Special Feature
Coral Reef Photo

New research from the University of Washington and the Pacific Northwest National Laboratory links the brightness of clouds in the sky to airbone gasses produced by plankton all the way down on the ocean floor. Read about their research published in Science Advances on EurekAlert!.

Video: Gas hydrates found in Arctic continental shelf sediments behave like ice with a very notable exception: they burn! Check out a video of CAGE researchers demonstrating here!

The Marine Science Portal on EurekAlert! was created through grants from The David and Lucile Packard Foundation and The Ambrose Monell Foundation.
 

Key: Meeting M      Journal J      Funder F

Showing releases 171-180 out of 440.

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Public Release: 29-Jun-2015
Toxicological Sciences
Flatworms could replace mammals for some toxicology tests
Laboratories that test chemicals for neurological toxicity could reduce their use of laboratory mice and rats by replacing these animal models with tiny aquatic flatworms known as freshwater planarians.
National Institutes of Health, Hellman Foundation, Burroughs Wellcome Fund, Alfred P. Sloan Foundation

Contact: Kim McDonald
kmcdonald@ucsd.edu
858-534-7572
University of California - San Diego

Public Release: 29-Jun-2015
Young Researchers Award winner to help advance biodiversity informatics in South Africa
Fatima Parker-Allie, a South African Ph.D. student, is a recipient of the GBIF Young Researchers' Award for 2015. Parker-Allie seeks to advance the biodiversity informatics in South Africa in three complementary areas: The development of a national BSc (honors) curriculum for biodiversity informatics; data quality improvements that make biodiversity data more fit for use in research applications; and distribution models of commercially important fish species in southern African waters under different climate scenarios.

Contact: Sampreethi Aipanjiguly
saipanjiguly@gbif.org
Global Biodiversity Information Facility

Public Release: 29-Jun-2015
Nature Climate Change
Freshwater and ocean acidification stunts growth of developing pink salmon
Pink salmon that begin life in freshwater with high concentrations of carbon dioxide, which causes acidification, are smaller and may be less likely to survive, according to a new study from UBC.

Contact: Heather Amos
heather.amos@ubc.ca
604-822-3213
University of British Columbia

Public Release: 29-Jun-2015
Nature Climate Change
Retreating sea ice linked to changes in ocean circulation, could affect European climate
Retreating sea ice in the Iceland and Greenland Seas may be changing the circulation of warm and cold water in the Atlantic Ocean, and could ultimately impact the climate in Europe, says a new study by an atmospheric physicist from the University of Toronto Mississauga (UTM) and his colleagues in Great Britain, Norway and the United States.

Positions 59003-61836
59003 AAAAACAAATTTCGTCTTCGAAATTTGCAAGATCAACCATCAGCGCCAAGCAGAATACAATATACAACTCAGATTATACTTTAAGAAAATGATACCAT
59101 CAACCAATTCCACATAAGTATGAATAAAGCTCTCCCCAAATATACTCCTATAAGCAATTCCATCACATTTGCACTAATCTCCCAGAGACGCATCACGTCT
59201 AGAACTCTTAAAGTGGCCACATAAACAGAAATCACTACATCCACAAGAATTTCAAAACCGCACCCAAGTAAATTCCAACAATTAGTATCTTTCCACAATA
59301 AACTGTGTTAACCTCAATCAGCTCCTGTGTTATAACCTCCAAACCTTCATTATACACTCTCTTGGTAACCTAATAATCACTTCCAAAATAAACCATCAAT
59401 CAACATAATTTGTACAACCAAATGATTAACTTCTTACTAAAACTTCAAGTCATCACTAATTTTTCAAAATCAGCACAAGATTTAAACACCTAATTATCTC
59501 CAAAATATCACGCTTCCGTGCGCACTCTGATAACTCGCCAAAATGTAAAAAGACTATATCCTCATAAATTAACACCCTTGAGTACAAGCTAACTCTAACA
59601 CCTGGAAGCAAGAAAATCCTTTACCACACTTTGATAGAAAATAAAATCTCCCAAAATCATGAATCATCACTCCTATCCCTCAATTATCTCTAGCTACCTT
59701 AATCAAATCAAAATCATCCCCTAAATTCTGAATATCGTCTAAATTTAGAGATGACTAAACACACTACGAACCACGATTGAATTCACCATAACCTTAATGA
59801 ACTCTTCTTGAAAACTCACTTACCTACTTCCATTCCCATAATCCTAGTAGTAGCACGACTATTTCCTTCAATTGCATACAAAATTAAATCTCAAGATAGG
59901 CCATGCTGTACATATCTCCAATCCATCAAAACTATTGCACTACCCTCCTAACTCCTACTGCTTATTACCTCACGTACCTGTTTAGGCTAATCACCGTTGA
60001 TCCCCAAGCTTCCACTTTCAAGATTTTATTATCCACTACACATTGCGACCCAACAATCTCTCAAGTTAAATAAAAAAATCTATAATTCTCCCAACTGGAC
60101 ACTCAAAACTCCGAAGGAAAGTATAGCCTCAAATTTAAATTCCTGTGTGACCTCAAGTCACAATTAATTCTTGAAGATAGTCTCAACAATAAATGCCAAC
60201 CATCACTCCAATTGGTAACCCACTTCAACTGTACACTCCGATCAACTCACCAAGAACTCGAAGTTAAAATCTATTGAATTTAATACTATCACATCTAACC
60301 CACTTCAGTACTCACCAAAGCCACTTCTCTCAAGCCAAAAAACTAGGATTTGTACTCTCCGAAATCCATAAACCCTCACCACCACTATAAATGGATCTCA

Contact: Nicolle Wahl
nicolle.wahl@utoronto.ca
905-569-4656
University of Toronto

Public Release: 26-Jun-2015
Science
Orange is the new red
Berkeley Lab researchers discovered that a photoprotective mechanism in cyanobacteria is triggered by an unprecedented, large-scale movement from one location to another of the carotenoid pigment within the Orange Carotenoid Protein.
US Department of Energy Office of Science

Contact: Lynn Yarris
lcyarris@lbl.gov
510-486-5375
DOE/Lawrence Berkeley National Laboratory

Public Release: 26-Jun-2015
Science Advances
CCNY researchers develop eco-friendly oil spill solution
City College of New York researchers led by chemist George John have developed an eco-friendly biodegradable green 'herding' agent that can be used to clean up light crude oil spills on water.

Contact: Jay Mwamba
jmwamba@ccny.cuny.edu
212-650-7580
City College of New York

Public Release: 26-Jun-2015
Science Advances
Why are seabirds abandoning their ancestral nesting grounds in the Gulf of California?
A group of researchers from Mexico and the United States has found that warming oceanographic conditions and fishing pressure are driving nesting seabirds away from their ancestral breeding ground in Mexico into California harbors.

Contact: Iqbal Pittalwala
iqbal@ucr.edu
951-827-6050
University of California - Riverside

Public Release: 26-Jun-2015
Nature Communications
A 'hydrothermal siphon' drives water circulation through the seafloor
Vast quantities of ocean water circulate through the seafloor, flowing through the volcanic rock of the upper oceanic crust. A new study by scientists at UC Santa Cruz, published June 26 in Nature Communications, explains what drives this global process and how the flow is sustained.
National Science Foundation

Contact: Tim Stephens
stephens@ucsc.edu
831-459-4352
University of California - Santa Cruz

Public Release: 25-Jun-2015
Endangered Species Research
A tale of two whales
A new study led by researchers at Scripps Institution of Oceanography at UC San Diego indicates a steady population trend for blue whales and an upward population trend for fin whales in Southern California.
Office of Naval Research, Chief of Naval Operations N45, US Pacific Fleet

Contact: Brittany Hook or Mario Aguilera
scrippsnews@ucsd.edu
858-534-3624
University of California - San Diego

Public Release: 25-Jun-2015
Heredity
Starfish that clone themselves live longer
Starfish that reproduce through cloning avoid ageing to a greater extent than those that propagate through sexual reproduction. This is shown by a new research study in which researchers from the University of Gothenburg participated. The study has recently been published in the highly respected journal Heredity.

Contact: Carina Eliasson
carina.eliasson@gu.se
46-317-869-873
University of Gothenburg

Showing releases 171-180 out of 440.

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